Vail Valley fire danger goes from ‘very high’ to ‘extreme’
Lengthy dry spell has grasses ready to burn; little rain in the near-term forecast
- Friday: A 30% chance of thunderstorms. High, 78; low, 45.
- Saturday: Sunny. High, 81; low, 47.
- Sunday: Sunny. High, 83; low, 46.
- Monday: Sunny. High, 83; low, 46.
EAGLE COUNTY — The 2019 fire season has been nothing like 2018, thank goodness. But the fire danger in the area has been creeping up for the past few weeks.
The latest information from the Upper Colorado River Interagency Fire Management Unit shows that the fire danger now ranges from “very high” to “extreme” throughout much of the Eagle River Valley. The fire danger has risen due to a combination of low humidity and rapidly-drying grasses and other fine fuels that are usually the origin point for wildfires.
The National Weather Service on Thursday issued a “red flag” warning for the northwest corner of Colorado, an area that doesn’t include Eagle County. Red flag warnings combine humidity, fuel moisture and high winds. Those winds aren’t expected to develop locally for at least the next few days.
But local fire officials are still urging campers, hunters and others to be very cautious with fire.
The Eagle River Fire Protection District covers the area between the top of Tennessee Pass and Wolcott. District public information officer Tracy LeClair said while crews have responded to a few small fires recently, there have been relatively few reports of potential blazes.
In Vail, fuels haven’t been as quick to dry out.
Vail Fire Department wildland fire specialist Paul Cada said while grasses in the upper valley are drying out, the heavier fuels are still pretty moist and fire-resistant.
Cada noted that a recent fire along Interstate 70 in Avon near the Post Boulevard interchange burned in the grasses, and was driven by wind. But, he said, that fire slowed when it got into heavier fuels.
The same thing happened with a Wednesday wildfire between Glenwood Springs and Carbondale, Cada said. Although that part of Garfield County is more dry than much of Eagle County, Cada said that fire also slowed when it reached into heavier fuels. That fire was contained by early Thursday morning.
Fuel moisture has dropped due to a couple of factors: the natural maturation of grasses and the lack of significant rainfall for the past few weeks.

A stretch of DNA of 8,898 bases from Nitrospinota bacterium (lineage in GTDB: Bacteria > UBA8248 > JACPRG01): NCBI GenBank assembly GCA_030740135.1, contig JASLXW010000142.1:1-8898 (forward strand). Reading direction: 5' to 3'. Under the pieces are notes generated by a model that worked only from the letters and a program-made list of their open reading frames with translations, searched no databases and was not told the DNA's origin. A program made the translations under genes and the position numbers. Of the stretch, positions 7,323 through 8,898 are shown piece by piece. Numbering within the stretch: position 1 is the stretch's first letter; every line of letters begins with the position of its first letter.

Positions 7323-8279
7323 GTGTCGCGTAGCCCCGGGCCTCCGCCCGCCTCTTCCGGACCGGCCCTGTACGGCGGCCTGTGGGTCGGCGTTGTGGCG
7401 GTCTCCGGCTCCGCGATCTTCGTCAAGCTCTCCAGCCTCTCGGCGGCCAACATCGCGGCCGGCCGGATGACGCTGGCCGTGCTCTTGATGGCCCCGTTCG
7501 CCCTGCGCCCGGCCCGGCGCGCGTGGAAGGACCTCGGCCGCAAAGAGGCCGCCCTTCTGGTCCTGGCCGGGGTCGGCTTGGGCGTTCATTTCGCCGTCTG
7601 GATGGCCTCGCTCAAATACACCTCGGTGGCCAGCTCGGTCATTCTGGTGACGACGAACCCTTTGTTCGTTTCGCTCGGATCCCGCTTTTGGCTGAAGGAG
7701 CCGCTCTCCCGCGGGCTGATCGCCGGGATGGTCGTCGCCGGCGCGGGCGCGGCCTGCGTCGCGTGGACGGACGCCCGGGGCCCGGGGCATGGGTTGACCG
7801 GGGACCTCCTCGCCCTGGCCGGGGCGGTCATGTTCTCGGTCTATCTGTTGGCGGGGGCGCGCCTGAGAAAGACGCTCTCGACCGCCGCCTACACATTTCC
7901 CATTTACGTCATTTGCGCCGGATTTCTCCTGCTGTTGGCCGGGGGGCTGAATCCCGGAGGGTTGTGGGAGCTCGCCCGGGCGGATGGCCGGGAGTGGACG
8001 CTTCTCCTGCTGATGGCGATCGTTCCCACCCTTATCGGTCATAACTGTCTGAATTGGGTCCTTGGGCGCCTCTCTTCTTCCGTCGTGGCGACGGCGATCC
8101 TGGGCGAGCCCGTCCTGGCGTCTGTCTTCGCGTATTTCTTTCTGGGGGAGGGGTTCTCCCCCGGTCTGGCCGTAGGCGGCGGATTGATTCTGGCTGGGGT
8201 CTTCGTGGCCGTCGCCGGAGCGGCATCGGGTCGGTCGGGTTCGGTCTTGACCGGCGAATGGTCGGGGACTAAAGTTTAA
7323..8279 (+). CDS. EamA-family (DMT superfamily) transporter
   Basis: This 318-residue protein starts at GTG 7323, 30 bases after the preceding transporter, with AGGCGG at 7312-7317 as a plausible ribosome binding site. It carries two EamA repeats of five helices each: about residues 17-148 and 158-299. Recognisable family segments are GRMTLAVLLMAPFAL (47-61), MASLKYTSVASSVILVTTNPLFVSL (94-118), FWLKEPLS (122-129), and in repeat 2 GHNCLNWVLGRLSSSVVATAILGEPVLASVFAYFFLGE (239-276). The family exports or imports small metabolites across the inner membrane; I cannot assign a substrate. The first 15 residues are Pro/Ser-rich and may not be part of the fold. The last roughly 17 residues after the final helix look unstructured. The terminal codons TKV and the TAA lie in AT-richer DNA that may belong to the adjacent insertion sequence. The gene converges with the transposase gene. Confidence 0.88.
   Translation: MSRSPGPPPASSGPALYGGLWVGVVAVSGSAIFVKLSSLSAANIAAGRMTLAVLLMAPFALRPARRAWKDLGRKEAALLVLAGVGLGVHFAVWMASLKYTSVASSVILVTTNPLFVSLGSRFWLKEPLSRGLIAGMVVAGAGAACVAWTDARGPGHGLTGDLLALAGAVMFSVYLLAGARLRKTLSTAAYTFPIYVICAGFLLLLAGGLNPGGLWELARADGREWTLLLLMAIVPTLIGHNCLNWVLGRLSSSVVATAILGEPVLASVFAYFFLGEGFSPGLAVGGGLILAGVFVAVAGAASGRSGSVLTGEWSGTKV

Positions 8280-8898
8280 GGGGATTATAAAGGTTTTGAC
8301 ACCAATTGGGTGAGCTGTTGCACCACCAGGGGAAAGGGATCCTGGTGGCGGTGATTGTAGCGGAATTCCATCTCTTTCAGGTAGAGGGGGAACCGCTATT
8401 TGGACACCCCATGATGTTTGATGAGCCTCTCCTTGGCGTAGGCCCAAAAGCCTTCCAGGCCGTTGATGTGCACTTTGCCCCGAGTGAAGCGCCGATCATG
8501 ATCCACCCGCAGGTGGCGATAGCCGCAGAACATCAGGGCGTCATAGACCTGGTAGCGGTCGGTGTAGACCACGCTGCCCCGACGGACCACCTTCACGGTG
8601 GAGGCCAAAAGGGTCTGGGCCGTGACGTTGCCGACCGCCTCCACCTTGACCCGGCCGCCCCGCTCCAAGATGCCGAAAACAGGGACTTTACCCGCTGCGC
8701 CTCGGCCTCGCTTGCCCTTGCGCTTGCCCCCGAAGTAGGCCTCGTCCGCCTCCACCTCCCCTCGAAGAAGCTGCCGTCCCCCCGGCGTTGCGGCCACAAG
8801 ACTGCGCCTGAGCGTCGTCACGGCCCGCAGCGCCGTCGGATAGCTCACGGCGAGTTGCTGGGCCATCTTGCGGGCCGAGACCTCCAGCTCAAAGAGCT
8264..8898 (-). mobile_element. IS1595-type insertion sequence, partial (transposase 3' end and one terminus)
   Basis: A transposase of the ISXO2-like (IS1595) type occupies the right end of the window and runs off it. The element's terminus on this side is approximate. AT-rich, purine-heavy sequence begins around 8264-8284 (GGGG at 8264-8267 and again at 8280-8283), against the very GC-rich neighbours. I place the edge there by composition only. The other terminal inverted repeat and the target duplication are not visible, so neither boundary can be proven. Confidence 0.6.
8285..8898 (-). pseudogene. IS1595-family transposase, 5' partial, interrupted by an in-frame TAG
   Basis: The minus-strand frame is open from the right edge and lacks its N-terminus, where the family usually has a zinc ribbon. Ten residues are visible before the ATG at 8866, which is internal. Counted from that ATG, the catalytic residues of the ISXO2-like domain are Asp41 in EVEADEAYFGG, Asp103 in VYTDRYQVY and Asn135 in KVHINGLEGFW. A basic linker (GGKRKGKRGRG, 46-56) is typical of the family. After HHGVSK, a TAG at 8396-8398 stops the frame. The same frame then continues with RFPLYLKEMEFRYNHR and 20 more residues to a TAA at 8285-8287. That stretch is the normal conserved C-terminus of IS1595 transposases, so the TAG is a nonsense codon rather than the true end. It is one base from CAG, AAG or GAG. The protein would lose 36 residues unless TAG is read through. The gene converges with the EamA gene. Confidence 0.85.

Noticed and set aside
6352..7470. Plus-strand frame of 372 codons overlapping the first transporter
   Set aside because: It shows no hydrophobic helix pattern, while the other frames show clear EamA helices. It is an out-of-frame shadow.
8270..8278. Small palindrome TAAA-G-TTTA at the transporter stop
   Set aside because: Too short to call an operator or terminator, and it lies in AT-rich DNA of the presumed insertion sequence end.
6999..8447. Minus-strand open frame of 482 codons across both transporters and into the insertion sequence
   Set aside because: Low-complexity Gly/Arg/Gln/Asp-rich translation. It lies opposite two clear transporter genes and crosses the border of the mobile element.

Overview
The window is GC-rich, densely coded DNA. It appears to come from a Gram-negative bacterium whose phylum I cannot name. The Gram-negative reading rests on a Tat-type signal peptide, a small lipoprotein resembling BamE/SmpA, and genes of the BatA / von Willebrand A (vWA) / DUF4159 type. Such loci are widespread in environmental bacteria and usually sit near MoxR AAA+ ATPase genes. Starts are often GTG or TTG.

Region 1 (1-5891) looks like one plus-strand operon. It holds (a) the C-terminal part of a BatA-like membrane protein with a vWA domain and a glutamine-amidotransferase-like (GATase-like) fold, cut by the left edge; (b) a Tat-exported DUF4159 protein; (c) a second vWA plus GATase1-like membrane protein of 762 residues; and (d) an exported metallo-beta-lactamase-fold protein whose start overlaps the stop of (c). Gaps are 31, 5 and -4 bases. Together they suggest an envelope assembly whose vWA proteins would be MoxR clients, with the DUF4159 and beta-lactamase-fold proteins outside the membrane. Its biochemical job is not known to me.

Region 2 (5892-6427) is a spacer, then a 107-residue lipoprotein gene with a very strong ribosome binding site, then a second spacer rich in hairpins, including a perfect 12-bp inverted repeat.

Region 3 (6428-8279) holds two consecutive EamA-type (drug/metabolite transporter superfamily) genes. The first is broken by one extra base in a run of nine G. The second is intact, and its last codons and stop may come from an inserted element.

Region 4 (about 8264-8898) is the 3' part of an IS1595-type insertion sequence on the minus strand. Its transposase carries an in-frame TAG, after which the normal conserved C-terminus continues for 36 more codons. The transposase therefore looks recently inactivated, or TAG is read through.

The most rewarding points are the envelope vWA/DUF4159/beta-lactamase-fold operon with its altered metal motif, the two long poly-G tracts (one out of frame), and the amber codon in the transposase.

At the National Weather Service’s Grand Junction office, Meteorologist Mike Charnick said there’s little, if any, precipitation in the forecast for Labor Day weekend. Past that, there could be some showers in Eagle County next week.
Charnick said that the usual summer monsoon season, in which southwesterly wind flows bring moisture from the Pacific Ocean, didn’t really develop this year. The same thing happened in 2018, although Charnick said two years is far short of anything like a trend.
With dry conditions and the expectation of a lot of visitors, local officials are asking the public to be extra careful with fire.
While the county isn’t yet under any fire restrictions, the usual precautions apply:
- •Never, ever leave a fire unattended.
- Make sure all fires are completely out before turning in for the night or leaving a campsite for any reason.
Most people observe those rules. A few don’t.
Holy Cross Eagle Ranger District District Ranger Aaron Mayville said his people have had constant patrols through campgrounds and backcountry areas. As they do most summers, those people regularly find unattended campfires.
Mayville said with the diligence of his staff and other fire officials in the area, a lot of potential problems are caught before a real problem develops.
“We’re asking people to remain vigilant and smart, especially over this Labor Day weekend,” Mayville said, adding that he hopes people can enjoy the forest safely, whether they’re camping or hunting.
Still, he said, “We’ll be out (in the forest) all weekend.”
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